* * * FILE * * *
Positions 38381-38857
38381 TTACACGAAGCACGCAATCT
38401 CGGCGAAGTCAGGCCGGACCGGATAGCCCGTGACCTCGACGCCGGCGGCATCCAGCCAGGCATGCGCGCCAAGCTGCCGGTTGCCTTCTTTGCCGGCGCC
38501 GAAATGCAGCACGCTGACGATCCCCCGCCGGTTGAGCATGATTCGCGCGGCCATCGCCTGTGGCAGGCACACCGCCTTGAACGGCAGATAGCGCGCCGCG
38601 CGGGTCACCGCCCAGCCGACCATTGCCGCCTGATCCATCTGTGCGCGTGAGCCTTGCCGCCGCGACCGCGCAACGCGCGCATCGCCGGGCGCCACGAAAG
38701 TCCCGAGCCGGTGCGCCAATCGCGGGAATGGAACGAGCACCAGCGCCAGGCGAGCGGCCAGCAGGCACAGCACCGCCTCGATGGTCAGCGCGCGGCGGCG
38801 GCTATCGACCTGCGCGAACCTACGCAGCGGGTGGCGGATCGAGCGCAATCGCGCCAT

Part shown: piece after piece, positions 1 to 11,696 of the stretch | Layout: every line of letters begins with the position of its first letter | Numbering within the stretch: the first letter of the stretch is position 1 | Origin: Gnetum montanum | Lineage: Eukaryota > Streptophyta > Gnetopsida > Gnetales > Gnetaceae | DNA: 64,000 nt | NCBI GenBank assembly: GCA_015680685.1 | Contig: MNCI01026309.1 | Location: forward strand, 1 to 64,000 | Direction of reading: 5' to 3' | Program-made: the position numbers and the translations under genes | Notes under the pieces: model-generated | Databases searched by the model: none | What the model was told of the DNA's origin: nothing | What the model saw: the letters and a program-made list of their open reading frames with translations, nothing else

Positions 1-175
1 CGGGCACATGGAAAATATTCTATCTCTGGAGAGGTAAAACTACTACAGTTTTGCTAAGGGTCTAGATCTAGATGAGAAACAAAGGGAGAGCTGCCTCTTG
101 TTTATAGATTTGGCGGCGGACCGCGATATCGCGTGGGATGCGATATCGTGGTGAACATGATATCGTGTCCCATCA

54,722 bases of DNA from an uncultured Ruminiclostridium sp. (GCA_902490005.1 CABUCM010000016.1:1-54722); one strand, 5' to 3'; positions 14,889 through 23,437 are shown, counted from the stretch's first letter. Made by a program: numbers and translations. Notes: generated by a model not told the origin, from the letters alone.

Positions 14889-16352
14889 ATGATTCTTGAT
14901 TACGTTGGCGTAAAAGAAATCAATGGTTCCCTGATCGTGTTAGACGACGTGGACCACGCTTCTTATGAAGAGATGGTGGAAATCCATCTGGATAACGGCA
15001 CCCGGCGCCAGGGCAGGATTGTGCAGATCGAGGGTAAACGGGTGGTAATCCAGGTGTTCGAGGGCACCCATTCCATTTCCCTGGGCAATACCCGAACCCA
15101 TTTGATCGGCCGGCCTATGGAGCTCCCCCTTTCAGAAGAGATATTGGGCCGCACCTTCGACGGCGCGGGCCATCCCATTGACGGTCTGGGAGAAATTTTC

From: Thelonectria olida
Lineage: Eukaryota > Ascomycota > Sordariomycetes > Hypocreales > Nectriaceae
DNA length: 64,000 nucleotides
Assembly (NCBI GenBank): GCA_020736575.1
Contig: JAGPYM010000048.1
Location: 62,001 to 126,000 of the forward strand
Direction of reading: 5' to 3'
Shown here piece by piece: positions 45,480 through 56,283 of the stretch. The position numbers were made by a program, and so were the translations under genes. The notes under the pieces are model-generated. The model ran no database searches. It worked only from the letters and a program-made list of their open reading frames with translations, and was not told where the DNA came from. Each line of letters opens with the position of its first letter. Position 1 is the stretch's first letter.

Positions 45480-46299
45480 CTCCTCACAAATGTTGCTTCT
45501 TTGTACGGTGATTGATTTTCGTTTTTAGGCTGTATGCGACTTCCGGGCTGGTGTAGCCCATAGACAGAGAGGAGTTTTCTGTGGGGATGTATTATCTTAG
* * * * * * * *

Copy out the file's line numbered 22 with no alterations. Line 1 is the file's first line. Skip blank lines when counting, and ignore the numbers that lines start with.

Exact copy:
Contig: JAGPYM010000048.1